Crazy Man on the Bus
One of the many benefits of eschewing automobiles in favor of public transportation is the general absence of murderous sociopaths suffering from “road rage.” The downside is sporadic encounters with people tuned into frequencies only they can hear, folks we commonly call “crazy.”
They’re not nearly as dangerous as an angry commuter texting behind the wheel of his Lexus, but crazy folks can be frightening when they don’t seem to understand they’re on a city bus, let alone Planet Earth. And when we humans are frightened, it’s usually amygdala time, a million-year-old choice between fight and flight.
In our calm moments, we rationally understand that when you’re confronted by someone who doesn’t comprehend who you are, why you’re here and where you’re going, the best choice is always flight. That can be hard to see when you’re blinded by adrenaline.
The other day, around 6:30PM, I was on a crowded 217 Metro bus going down Fairfax Avenue. Salmoning through the standing passengers, I was able to find an empty seat in the rear, on the elevated back bench, the middle seat peering straight down the aisle. The observation tower.
Scanning the passengers: boys, girls; men, women; different hairstyles, different colors; some with phones and earbuds, some with their thoughts; everyone heading somewhere important to them, like home. Four rows up, on the right, wearing a yellow short-sleeved shirt and dungarees, a man is inspecting a flashlight with remarkable attention, the kind you might observe in a child learning how to take apart a car engine. He’s 35, I would guess, Latino, skinny, unshaven but not unkempt. And he can’t quite sit still.
Beside him is a young man wearing a cap cocked at an angle and large headphones connected to his phone, which he’s thumbing through sullenly. The young man is trying not to look at Mr. Yellow, who has begun to murmur and giggle to himself. The flashlight, it seems, provides him with great amusement. He’s laughing louder and bouncing softly in his seat. I can sense annoyance radiating from the hip-hop kid, whose growing exasperation is starting to show. “Who needs this crazy shit when I’m just trying to get home?”
Just then, Mr. Yellow pops up out of his seat, his eyes flashing, his grin widening. He regards the entire bus and locates a recently vacated seat directly across the aisle, where he plops in, hoists his flashlight to face level with two hands and freezes. For an awful moment I feel he might chop down on another passenger with his light, a black heavy-duty version a little smaller than what a police officer carries.
Instead, he turns the flashlight on and starts to shine it at what appear to be highly specific, pre-determined spots on the ceiling and the floor. Only he could say why this is happening. Then, still grinning and giggling, Mr. Yellow shines the light at the hip-hop kid, who slumps in his seat and ignores the intrusion – until, eventually, the beam circumvents his headphones and catches the side of his eye.
As the kid rises to his feet, I feel an impulse to rise with him, to intercede, to explain. “He doesn’t know what’s happening,” I want to say. “Don’t hurt him.”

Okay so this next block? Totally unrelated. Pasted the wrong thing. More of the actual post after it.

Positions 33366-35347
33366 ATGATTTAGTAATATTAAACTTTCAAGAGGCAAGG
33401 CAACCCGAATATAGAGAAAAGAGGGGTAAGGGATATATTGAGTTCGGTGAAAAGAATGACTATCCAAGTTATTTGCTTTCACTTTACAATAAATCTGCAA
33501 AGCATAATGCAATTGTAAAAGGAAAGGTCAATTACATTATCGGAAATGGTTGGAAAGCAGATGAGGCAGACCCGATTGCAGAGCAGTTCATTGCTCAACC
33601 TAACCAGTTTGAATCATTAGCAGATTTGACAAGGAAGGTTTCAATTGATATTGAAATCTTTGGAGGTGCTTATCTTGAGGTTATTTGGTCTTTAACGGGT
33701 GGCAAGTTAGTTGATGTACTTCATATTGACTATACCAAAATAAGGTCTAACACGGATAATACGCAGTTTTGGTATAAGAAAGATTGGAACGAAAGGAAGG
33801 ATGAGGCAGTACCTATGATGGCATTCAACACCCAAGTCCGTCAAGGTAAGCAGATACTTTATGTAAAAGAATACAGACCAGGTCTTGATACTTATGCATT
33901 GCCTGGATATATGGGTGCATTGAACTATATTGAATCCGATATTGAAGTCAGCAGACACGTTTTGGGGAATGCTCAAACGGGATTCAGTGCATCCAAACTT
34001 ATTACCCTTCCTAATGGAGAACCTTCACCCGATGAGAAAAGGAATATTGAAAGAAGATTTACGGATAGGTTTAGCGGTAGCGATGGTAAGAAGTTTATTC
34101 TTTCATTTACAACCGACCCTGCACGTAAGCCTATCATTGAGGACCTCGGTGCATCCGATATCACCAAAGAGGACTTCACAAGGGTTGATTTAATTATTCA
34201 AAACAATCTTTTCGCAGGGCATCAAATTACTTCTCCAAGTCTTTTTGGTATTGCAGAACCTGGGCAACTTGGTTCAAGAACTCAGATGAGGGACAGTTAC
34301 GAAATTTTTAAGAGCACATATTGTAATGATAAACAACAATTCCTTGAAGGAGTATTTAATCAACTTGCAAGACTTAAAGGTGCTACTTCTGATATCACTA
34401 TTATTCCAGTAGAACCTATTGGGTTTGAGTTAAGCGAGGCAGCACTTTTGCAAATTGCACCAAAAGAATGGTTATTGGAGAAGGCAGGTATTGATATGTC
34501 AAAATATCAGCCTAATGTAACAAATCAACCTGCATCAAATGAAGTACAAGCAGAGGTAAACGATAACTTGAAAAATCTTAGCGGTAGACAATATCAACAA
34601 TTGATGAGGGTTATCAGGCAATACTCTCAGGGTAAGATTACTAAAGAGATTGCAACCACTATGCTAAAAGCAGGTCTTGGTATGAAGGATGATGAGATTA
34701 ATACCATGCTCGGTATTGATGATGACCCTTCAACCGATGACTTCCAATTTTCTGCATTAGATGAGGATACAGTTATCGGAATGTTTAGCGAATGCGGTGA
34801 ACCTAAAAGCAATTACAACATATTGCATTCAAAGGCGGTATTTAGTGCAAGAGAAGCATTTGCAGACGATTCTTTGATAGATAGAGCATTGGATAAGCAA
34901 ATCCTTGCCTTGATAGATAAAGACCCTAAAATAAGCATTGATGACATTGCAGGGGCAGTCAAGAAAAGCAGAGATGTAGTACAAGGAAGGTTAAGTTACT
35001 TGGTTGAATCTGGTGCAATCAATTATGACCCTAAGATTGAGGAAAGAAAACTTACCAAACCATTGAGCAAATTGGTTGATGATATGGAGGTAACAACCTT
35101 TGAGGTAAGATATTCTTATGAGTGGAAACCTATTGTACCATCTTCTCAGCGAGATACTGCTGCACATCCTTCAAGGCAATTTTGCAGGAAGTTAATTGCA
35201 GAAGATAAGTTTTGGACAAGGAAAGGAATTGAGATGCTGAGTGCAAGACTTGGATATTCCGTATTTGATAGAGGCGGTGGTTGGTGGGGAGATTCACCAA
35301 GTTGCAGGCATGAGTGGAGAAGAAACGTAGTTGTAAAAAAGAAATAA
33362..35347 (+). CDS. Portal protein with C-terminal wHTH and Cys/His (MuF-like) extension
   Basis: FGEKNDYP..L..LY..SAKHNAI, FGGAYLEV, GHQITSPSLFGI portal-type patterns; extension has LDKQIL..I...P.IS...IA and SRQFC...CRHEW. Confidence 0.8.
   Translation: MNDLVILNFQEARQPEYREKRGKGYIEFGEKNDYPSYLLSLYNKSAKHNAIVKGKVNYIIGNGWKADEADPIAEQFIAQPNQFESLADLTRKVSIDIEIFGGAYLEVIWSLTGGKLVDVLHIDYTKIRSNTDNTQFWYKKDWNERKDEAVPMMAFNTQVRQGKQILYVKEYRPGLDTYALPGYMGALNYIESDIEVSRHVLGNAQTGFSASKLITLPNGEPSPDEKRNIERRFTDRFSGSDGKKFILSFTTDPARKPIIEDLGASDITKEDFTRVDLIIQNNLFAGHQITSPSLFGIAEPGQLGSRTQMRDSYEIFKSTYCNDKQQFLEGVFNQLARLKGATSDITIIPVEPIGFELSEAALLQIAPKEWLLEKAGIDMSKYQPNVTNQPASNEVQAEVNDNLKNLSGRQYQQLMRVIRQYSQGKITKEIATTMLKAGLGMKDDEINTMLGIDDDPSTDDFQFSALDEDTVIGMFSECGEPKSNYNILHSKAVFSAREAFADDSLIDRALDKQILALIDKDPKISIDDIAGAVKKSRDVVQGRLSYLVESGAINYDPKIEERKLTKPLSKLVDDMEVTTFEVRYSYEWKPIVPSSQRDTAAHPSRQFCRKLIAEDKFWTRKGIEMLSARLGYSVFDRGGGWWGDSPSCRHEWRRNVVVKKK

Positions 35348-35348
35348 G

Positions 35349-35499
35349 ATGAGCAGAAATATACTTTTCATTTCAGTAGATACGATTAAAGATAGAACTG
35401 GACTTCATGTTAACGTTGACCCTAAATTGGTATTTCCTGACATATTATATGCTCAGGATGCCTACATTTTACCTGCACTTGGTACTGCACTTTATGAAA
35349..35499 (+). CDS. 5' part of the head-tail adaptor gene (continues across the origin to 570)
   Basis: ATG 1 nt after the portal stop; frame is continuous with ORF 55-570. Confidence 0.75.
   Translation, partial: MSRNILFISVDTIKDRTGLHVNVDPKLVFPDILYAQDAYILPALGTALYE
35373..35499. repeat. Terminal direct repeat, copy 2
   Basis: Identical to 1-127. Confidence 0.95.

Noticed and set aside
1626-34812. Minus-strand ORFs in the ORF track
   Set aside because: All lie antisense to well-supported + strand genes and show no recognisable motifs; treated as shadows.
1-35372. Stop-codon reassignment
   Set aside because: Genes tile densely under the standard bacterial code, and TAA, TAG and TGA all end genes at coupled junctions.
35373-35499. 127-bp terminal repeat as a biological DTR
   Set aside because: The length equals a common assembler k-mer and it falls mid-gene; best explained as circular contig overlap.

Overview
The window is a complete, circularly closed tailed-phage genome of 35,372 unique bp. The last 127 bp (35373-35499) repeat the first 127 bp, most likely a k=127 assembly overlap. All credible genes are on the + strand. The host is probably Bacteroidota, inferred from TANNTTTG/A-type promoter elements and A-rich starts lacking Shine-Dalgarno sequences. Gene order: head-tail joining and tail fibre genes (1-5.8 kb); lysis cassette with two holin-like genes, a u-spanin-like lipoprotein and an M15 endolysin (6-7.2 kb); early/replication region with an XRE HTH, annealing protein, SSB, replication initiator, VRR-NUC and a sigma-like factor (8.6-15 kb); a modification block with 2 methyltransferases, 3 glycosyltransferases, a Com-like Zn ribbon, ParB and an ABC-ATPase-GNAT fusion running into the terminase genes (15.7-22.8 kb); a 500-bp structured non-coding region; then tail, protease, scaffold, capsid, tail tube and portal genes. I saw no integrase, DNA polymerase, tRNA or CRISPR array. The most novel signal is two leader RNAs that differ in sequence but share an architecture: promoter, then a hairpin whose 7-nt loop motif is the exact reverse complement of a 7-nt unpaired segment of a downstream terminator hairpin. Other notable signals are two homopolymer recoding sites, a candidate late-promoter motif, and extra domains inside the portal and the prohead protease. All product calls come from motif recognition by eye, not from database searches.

The kid takes one step toward Mr. Yellow and turns sharply left, up the aisle, toward the back bench. I make room for him to slide into the corner seat. “It ain’t worth it,” he says, shaking his head.
“Right on,” I tell him. “You handled that perfectly.”
“Yeah. You don’t know what he went through.”
“And he probably doesn’t know who you are. Or even that he’s on a bus.” We chuckle together, and I feel like everything is quite all right.
Two pretty young women engaged in animated conversation take the seats across from Mr. Yellow. Here we go again, I think. But he’s not interested in them. Mr. Yellow’s is looking now at me, smiling with far more intensity than the situation probably warrants, unless I appear to him as a kind of comic vision of all that tickles and delights him. That, I decide, would be pretty cool, being able to make people laugh without even trying.
I meet his gaze. I smile with him. He raises his flashlight and begins to aim it in my direction. I slowly, very slowly, shake my head “no,” still smiling, still holding his gaze, still finding it all frivolous and fun and silly. He mimics my head shake and puts down his flashlight.
I smile. He smiles with me. He now raises a single finger to his lips, making a “shush” gesture, suppressing laughter.
I nod. He nods.
He repeats the shushing. I nod. He nods. And repeats the gesture. This time I merely hold his gaze, continuing to smile, continuing to telepathically tell him (and to reassure myself) I mean you no harm, I am not a threat and I do not fear you, I mean you no harm.
We breath together once or twice, and he returns his attention to the flashlight. Two stops later, I get off the bus, and when I turn back he’s looking through the window at me, smiling with all his teeth showing, shining his flashlight in my general direction.
As I stroll home from the bus stop, I consider turning what happened into a brilliantly synthesized essay about our American inability to walk away, our predilection for conflict, especially with people we don’t really understand, a kind of microcosm-macrocosm analysis of what fuels our national pugnaciousness and national insanity, something worthy of Lewis Lapham or Adam Gopnik, something ingenious and enlightening.
Instead, I laugh out loud like a crazy man and replay the entire bus ride in my head, thinking thoughts no one else will fully understand, including me.